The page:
Open an internet store. Use store builder like Shopify or Ecwid. Buy low, sell high. My friends have opened an online store selling live insects. You can get creative, too.

Image representing Sergey Brin as depicted in ...

Image via CrunchBase

Do a media project. Document a road trip, write a blog, start a youtube channel. Aim for large number of views, likes and subscribers. Many startups (Cragslist, Thrillist, Startup Digest) started as a simple email list.

Sell something digital. Market research, instructions and check lists, sample documents. Gumroad can help.

Import. Bring a cool foreign product to your local market. E.g. be the first to sell Google Glass in your city.

Do a consulting project for one client. Ask to retain the IP rights for your solution. There is a chance you can resell it to someone else in the future.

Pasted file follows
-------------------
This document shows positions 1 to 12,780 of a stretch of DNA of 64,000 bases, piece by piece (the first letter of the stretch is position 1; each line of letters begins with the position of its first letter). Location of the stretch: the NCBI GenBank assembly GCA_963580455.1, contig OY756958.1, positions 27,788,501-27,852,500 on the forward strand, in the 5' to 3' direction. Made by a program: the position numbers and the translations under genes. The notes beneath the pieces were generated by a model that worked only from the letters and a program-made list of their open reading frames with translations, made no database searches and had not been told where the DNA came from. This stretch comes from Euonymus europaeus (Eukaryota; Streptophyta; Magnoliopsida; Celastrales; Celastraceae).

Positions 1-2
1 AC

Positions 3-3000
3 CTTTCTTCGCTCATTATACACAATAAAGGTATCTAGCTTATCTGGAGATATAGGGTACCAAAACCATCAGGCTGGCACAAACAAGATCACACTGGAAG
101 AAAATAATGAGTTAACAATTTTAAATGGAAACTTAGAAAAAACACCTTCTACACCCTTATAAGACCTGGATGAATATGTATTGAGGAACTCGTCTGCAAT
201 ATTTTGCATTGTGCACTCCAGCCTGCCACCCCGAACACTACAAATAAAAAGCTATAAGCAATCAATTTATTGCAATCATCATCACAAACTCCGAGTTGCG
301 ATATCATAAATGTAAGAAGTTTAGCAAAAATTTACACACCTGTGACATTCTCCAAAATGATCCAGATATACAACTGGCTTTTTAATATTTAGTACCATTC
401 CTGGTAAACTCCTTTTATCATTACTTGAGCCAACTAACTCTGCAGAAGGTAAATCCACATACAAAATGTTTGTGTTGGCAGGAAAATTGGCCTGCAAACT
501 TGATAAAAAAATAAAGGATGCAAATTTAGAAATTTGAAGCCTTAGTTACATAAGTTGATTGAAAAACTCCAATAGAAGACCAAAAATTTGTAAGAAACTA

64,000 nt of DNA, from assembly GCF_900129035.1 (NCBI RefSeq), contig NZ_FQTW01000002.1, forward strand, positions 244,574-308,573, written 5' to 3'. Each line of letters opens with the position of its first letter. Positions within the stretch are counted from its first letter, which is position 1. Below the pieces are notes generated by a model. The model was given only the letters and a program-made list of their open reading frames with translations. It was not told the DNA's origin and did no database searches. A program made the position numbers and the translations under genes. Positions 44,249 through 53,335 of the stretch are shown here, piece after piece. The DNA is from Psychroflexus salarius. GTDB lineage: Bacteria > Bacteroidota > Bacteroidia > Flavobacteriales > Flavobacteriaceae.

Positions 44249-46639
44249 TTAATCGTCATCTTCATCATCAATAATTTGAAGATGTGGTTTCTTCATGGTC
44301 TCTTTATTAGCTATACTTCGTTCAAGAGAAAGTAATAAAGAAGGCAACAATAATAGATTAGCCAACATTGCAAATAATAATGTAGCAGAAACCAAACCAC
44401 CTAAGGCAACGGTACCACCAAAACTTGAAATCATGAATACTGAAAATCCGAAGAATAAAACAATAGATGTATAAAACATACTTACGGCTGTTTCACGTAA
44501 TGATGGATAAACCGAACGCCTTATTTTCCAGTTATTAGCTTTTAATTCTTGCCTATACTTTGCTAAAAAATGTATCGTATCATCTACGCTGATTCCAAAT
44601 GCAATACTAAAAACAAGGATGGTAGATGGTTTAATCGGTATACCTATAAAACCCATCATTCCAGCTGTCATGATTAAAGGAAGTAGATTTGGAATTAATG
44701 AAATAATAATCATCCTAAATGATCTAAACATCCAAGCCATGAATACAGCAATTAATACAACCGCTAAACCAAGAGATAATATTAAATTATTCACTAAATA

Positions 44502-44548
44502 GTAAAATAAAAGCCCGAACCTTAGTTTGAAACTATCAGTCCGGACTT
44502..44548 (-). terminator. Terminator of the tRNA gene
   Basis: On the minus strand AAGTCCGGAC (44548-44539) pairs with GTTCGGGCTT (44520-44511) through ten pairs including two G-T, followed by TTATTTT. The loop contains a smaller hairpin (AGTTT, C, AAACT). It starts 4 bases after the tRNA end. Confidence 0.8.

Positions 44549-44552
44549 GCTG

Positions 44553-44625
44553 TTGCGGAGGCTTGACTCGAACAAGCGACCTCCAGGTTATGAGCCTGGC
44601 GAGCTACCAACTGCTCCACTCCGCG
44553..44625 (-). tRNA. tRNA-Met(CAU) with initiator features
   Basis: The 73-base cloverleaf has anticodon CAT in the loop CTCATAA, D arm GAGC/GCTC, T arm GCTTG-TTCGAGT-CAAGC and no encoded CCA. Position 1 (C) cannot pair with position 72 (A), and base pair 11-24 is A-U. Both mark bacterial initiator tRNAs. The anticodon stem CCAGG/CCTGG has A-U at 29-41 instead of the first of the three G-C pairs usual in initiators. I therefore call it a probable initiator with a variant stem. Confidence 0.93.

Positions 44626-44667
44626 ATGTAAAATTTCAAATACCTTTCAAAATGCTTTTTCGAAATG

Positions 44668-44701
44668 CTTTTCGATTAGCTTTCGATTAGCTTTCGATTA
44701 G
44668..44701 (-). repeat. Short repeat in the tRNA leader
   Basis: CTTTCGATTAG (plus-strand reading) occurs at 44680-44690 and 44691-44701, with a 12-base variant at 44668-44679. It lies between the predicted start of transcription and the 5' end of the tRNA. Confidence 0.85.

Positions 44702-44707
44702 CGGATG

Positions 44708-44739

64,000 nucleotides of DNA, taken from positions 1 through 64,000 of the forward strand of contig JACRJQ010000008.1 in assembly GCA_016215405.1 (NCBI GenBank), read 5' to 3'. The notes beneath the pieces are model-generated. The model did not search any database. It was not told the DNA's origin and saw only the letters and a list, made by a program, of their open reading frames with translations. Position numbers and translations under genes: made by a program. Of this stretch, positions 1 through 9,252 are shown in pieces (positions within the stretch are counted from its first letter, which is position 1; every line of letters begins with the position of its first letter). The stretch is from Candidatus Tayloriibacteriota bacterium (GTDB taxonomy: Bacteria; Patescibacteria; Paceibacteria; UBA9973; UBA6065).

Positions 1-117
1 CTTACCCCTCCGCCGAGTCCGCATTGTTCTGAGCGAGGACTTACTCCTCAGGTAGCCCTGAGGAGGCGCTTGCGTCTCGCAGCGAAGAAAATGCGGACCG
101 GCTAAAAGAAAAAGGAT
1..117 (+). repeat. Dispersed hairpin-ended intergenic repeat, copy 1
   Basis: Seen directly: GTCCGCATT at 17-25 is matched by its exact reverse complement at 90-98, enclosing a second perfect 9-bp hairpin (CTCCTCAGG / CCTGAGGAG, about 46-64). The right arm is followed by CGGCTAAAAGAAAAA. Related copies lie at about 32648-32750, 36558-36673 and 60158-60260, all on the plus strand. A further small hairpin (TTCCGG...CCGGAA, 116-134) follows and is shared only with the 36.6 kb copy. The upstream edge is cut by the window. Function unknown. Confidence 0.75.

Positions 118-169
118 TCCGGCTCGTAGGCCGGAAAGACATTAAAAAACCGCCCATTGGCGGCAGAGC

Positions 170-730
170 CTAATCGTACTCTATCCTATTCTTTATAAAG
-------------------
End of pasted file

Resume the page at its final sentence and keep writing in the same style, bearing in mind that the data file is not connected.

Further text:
Do a side project for a bigger company. Big organizations always have more opportunities that they can execute on. Ask them, what opportunities are they interested to pursue but can’t because of lack of resources? Offer to do a side project with them. E.g. additional distribution channels or additional services for their customer base.

The Web is now full of platforms for pre-startup projects.

Startups are hard and scary. Start with something easy.

This article is a part of Earlydays, an open guide for first-time entrepreneurs.

Written by Yury Lifshits — yury@yury.name — @yurylifshits

View story at Medium.com




TED and the Declining Value of Ideas

First published in the March/April issue of THIS Magazine.